• November 23, 2014

Military, police equipment stolen in Cove

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Posted: Friday, March 21, 2014 4:30 am

Crime in all categories appeared to trend downward the second consecutive week, which is always a reason to celebrate. A crimeless community would indeed be Utopia. Unfortunately, we in Copperas Cove and surrounding communities have not reached that plateau.

Headlining this week’s crimes against property was the burglary of a vehicle, from which numerous items of military and law enforcement property were stolen. These items included a Taser, soft body armor and miscellaneous military police gear. None of these items in the hands of a civilian is a good thing. A Taser, for example, is a device intended to immobilize a living creature by introducing a high-voltage shock. This device in the hands of a criminal has the potential for serious consequences when used in the commission of other crimes.

Add to that, the use of body armor (commonly called a bullet-proof vest) during the commission of a serious crime could protect the criminal and endanger police and innocent civilians.

Police received a report of the theft of dogs from a residence in the northwest area of Cove. This unusual crime can be devastating to the owners of the animals if they, like me, treasure them as members of the family.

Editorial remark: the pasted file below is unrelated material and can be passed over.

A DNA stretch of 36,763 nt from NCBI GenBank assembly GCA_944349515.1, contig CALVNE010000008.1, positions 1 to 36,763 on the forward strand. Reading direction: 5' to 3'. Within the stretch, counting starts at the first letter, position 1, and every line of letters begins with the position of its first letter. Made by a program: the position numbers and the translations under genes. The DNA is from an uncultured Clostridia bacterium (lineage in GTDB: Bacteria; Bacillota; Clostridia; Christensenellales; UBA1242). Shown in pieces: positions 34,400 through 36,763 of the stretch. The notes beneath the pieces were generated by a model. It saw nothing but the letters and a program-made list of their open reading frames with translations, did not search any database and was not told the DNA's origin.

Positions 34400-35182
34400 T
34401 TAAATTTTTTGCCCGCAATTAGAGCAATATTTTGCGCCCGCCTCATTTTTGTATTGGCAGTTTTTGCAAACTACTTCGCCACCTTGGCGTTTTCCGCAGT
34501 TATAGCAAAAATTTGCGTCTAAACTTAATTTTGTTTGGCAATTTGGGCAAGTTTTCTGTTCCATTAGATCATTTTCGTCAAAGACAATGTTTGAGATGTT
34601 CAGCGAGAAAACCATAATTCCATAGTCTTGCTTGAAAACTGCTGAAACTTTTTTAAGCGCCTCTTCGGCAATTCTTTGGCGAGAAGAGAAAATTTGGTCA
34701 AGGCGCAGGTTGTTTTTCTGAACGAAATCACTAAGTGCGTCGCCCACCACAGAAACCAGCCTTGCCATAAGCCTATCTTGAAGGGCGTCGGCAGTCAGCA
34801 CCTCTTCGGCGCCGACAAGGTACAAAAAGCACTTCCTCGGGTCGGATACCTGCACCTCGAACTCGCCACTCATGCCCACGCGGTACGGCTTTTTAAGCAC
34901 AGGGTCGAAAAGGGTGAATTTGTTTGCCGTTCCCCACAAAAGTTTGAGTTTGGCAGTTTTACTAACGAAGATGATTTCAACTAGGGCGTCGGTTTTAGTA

Cellphone theft is rapidly becoming an escalating crime. To most of us, a cellphone is not a luxury, but a necessity. It seems that the more technologically advanced the hand-held devices become, the more they become targets for thieves. Most users want the latest and greatest features that manufacturers have to offer, and some people will commit theft to obtain them. As previously stated on multiple occasions, cellphones and other electronic devices left in plain view in a vehicle are prime targets for a thief.

Lastly, an assault with bodily injury was reported to police this week. Assaults with bodily injury reports have shown a consistent upward trend in Copperas Cove in recent months, some involving non-family personal disputes and others involving domestic or family violence. In my law enforcement career, I have seen dozens of family violence cases dropped because one spouse declined to press charges against the aggressor. This can no longer happen.

In family violence where there is sufficient evidence of an assault, one or all parties involved are likely to be arrested, regardless of whether either party desires to file charges. Family violence is a crime against the state, and therefore, the state will file charges.

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